This summer, Miami Beach seemed closer than it had ever been in 10 years to finally renovating its convention center.
A lawsuit and an election later, newly-elected Miami Beach Mayor Philip Levine wants to start over.
In a memo, Levine calls on the City Commission to:
• Scrap current negotiations with developer South Beach ACE. ACE was chosen in July by the former city commission after a months-long, public competition that attracted teams of renowned developers and architects from around the world. ACE says its team spent “tens of millions of dollars” to win the competition with their design for a renovated convention center, new hotel and convention center district.
• Toss out all other proposals that competing teams had submitted for the project.
• Start a new bid process for a much smaller renovation plan, excluding a hotel, using only the money Miami Beach has on hand.
Levine emphasized in his memo that the city should renovate the convention center. He wrote that by decoupling the hotel from the project, the renovation would get off the ground quicker.
“I believe the City Commission needs to reconsider the current program in a way which prioritizes and expedites the renovation of MBCC in keeping with the desires of the community.”
ACE quickly released a terse statement Friday in response to Levine’s proposal.
“Injecting politics into what has been a professional and rational business and development project rarely leads to a sound result,” the team wrote, noting that the city had not informed ACE of the new direction Levine would like to take.
The city’s Convention Center Advisory Board Chairman, Stuart Blumberg, said the mayor’s proposal is not what the industry wants or needs to be competitive. He said the convention center is the third largest economic driver in the area, and needs to be top-notch to compete with other facilities across the country.
The size, scale and price of the Beach’s proposed convention center renovation was a hotly contested campaign issue during the city’s November elections. A new slate of candidates — one that supported a smaller and cheaper renovation plan — was swept into office.
At the same time, Commissioner Jonah Wolfson won a legal battle he waged to make a convention center project more difficult to pass in a required voter referendum.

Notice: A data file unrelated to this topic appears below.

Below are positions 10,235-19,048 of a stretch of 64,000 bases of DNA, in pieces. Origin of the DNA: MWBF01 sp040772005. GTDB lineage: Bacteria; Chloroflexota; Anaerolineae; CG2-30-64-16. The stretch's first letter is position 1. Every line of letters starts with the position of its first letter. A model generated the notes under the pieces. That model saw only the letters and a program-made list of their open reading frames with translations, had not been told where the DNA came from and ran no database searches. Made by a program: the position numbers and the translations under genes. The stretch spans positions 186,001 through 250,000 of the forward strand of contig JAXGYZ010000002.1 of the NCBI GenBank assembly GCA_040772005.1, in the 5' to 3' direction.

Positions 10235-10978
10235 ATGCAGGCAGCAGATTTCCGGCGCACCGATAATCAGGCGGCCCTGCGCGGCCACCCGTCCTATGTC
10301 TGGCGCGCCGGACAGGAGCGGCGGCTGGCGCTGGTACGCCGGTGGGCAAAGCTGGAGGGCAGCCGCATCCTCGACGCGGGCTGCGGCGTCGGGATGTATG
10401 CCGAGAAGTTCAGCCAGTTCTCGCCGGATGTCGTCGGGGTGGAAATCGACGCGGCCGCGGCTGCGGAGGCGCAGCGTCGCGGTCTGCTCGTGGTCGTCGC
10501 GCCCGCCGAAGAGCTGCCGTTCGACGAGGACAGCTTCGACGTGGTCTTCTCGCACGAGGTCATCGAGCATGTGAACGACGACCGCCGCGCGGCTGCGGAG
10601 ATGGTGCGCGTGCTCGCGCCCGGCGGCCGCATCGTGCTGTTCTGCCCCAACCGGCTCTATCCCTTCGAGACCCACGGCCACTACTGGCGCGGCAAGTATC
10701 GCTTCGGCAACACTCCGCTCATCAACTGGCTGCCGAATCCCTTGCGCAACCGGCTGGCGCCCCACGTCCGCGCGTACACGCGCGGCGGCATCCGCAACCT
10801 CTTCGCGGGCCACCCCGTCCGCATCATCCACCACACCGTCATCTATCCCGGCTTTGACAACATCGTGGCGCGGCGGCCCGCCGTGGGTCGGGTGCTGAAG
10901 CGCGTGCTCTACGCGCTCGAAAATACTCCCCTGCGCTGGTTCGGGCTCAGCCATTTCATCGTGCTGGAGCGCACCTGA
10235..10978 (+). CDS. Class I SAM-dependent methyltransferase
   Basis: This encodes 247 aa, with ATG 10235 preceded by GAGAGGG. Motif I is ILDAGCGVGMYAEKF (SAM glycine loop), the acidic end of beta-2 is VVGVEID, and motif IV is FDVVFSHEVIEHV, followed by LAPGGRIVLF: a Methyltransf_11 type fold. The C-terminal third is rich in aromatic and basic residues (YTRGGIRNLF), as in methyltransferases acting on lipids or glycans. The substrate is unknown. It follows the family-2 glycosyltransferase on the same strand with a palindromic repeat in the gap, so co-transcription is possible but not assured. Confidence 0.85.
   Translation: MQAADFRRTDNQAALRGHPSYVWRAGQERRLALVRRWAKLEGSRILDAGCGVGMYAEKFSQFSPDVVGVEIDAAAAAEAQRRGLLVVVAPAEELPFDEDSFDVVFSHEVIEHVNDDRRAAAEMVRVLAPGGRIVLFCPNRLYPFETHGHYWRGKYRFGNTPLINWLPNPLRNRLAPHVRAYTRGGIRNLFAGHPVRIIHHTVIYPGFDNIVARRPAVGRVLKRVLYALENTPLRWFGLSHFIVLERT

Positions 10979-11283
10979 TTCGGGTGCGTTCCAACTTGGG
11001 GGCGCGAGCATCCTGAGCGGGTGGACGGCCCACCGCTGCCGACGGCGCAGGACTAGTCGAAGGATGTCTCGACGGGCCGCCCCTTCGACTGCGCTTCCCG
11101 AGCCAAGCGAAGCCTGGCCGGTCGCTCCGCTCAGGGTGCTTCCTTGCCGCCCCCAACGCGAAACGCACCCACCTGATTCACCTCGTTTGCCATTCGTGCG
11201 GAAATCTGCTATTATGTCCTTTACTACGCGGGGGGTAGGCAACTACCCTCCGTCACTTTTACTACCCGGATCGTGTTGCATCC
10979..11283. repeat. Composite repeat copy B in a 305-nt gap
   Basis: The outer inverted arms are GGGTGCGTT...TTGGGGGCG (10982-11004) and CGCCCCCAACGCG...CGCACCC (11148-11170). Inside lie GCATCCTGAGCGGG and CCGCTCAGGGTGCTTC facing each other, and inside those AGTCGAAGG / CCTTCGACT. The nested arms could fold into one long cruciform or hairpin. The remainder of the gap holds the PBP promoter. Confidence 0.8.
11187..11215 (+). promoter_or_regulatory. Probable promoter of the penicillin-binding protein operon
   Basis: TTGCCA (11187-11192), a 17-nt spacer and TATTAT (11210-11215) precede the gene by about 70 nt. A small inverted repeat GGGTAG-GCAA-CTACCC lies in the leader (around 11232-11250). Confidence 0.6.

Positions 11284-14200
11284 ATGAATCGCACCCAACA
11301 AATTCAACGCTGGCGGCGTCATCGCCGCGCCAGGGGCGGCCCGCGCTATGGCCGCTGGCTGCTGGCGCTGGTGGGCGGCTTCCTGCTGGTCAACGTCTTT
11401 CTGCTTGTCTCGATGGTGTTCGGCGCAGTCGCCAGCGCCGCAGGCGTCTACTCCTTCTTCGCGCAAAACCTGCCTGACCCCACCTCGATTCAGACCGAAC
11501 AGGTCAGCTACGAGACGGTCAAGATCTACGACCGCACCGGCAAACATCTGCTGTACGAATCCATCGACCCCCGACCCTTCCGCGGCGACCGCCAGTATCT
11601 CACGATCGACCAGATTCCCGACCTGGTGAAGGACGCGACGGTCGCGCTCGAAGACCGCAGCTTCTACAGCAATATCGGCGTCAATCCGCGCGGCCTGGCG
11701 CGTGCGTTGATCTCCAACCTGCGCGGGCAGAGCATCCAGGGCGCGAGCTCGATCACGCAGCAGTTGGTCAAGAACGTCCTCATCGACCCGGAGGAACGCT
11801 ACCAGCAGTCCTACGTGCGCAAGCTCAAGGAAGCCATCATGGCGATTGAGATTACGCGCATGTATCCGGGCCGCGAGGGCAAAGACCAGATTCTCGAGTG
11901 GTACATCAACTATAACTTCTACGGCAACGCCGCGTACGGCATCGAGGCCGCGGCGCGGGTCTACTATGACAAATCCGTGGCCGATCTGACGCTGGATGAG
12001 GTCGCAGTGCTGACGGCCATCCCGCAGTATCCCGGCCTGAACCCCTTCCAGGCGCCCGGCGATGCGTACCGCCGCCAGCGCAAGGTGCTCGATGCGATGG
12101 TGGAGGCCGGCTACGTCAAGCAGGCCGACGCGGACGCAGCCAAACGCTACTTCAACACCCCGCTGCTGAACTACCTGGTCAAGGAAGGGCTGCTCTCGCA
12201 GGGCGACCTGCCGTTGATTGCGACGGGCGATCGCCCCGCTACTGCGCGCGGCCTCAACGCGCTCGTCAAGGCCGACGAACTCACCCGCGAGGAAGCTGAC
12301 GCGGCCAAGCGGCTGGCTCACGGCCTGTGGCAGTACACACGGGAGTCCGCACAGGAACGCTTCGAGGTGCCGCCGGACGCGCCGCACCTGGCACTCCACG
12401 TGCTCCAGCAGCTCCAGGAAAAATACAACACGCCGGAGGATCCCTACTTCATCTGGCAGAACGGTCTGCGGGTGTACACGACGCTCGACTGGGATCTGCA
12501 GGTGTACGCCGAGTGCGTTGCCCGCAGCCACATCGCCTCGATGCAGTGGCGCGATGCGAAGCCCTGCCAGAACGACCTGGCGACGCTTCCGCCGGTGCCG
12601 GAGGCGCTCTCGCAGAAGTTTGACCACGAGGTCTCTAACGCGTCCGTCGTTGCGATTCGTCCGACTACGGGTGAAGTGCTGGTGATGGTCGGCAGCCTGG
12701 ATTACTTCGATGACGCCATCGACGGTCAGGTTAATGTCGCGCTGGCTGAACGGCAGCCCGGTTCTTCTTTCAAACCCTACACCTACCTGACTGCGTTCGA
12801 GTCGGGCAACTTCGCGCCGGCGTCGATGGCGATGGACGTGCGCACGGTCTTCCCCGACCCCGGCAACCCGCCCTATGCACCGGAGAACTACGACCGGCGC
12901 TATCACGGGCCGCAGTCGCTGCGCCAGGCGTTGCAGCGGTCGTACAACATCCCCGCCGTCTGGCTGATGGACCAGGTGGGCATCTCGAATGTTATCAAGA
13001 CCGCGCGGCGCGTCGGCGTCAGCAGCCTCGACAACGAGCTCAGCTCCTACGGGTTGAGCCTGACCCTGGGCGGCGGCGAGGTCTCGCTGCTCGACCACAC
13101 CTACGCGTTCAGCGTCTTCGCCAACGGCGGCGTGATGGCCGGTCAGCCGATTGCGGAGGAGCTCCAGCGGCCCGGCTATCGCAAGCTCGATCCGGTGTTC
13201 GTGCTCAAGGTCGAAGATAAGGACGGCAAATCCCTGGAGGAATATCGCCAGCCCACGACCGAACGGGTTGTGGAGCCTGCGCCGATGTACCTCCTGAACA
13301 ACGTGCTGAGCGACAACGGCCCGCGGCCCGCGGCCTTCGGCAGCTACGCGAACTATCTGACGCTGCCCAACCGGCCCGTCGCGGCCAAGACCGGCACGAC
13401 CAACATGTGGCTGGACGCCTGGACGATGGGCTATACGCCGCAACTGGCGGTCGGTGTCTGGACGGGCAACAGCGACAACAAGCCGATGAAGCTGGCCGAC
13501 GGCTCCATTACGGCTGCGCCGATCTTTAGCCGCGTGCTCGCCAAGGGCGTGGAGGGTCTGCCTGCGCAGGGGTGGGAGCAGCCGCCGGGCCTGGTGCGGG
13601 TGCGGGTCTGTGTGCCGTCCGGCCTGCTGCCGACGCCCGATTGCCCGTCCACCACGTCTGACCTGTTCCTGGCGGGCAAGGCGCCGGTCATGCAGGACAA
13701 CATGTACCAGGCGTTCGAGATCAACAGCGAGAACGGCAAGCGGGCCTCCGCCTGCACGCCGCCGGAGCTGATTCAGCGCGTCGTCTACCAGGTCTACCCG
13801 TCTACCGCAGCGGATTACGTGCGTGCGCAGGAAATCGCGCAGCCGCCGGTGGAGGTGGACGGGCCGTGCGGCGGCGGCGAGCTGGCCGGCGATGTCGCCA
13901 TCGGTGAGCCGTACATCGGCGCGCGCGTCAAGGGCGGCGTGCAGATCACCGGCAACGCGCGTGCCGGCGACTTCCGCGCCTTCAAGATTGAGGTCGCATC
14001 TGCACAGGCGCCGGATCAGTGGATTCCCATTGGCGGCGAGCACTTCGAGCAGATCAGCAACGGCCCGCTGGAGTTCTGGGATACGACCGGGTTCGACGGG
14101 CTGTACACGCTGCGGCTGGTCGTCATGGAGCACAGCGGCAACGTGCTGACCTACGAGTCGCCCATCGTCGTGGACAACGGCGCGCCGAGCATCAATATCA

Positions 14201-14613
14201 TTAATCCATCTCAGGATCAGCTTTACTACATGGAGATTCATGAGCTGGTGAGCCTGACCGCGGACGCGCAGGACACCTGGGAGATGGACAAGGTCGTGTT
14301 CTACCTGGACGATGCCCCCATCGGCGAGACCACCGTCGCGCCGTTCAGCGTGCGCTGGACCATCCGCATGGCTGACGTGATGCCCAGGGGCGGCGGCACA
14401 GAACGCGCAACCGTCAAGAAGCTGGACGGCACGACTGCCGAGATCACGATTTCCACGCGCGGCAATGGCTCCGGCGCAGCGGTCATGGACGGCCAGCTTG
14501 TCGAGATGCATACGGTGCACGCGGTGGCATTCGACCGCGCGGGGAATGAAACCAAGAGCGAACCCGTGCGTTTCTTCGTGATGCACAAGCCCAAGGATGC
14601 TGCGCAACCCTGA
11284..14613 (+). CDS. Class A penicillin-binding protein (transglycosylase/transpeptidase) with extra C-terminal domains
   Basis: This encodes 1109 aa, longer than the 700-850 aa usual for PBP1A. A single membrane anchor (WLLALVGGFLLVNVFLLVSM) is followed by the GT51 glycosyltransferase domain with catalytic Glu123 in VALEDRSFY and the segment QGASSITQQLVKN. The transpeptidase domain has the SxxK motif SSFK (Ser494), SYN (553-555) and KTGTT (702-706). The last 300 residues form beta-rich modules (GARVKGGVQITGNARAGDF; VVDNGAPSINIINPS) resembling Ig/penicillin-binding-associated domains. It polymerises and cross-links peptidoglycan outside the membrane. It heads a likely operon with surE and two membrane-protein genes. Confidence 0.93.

The original plan, as proposed by the city, called for Miami Beach to lease out public land to a private developer as a way to help pay for the project. On the land, the private developer would build a hotel, shops and restaurants.
When the city picked ACE for the project, the city’s rules called for a voter referendum to approve the lease of city land to any private entity. Only a simple majority was required for the lease agreements to pass.
But Wolfson launched a petition campaign, financed largely by the Fontainebleau hotel in Miami Beach, to change the city’s rules regarding a referendum. He won, and now at least 60 percent of voters would have to approve the lease of any convention center land. Wolfson also took his own city to court to remove a ballot question approving the current plan from the November ballot. His lawyer argued successfully that voters didn’t have enough information to vote on the issue.
Under Levine’s proposal, however, it’s likely that no referendum would be needed. That’s because Levine proposes to nix a convention center hotel and “any requirement for retail or other private commercial uses.”
Industry leaders and studies paid for by the city have suggested that it’s critical to build a reasonably priced hotel near the convention center because the city’s hotels are too expensive for convention-goers and too far away.
Levine’s memo states that the city should “further study” the need for a hotel and “reconsider” the site, number of rooms and deal structure.
“This to me, is a sad day. It really is for the convention business. Because without a hotel, the message is clear,” said Blumberg, the convention center advisory chairman.
That message, he said: Miami Beach does not want to be in the convention center business.
ACE, meanwhile, questioned “what reputable national development company would respond” to yet another city bid “for a project that is on at least its third iteration with no progress, especially after seeing how much time and money the City caused our team, and all the other bidders, to waste.” The city also rejected plans for a renovation drawn up in 2008. The commission at that time had concerns about the design and price of the proposal.
Said Blumberg: “At what point does the city become non-believable? I think they’ve reached that point….every other city is on the second or third renovation of their buildings. We’re still talking about the first.”
The commission is scheduled to take up Levine’s proposal at Wednesday’s regular meeting.
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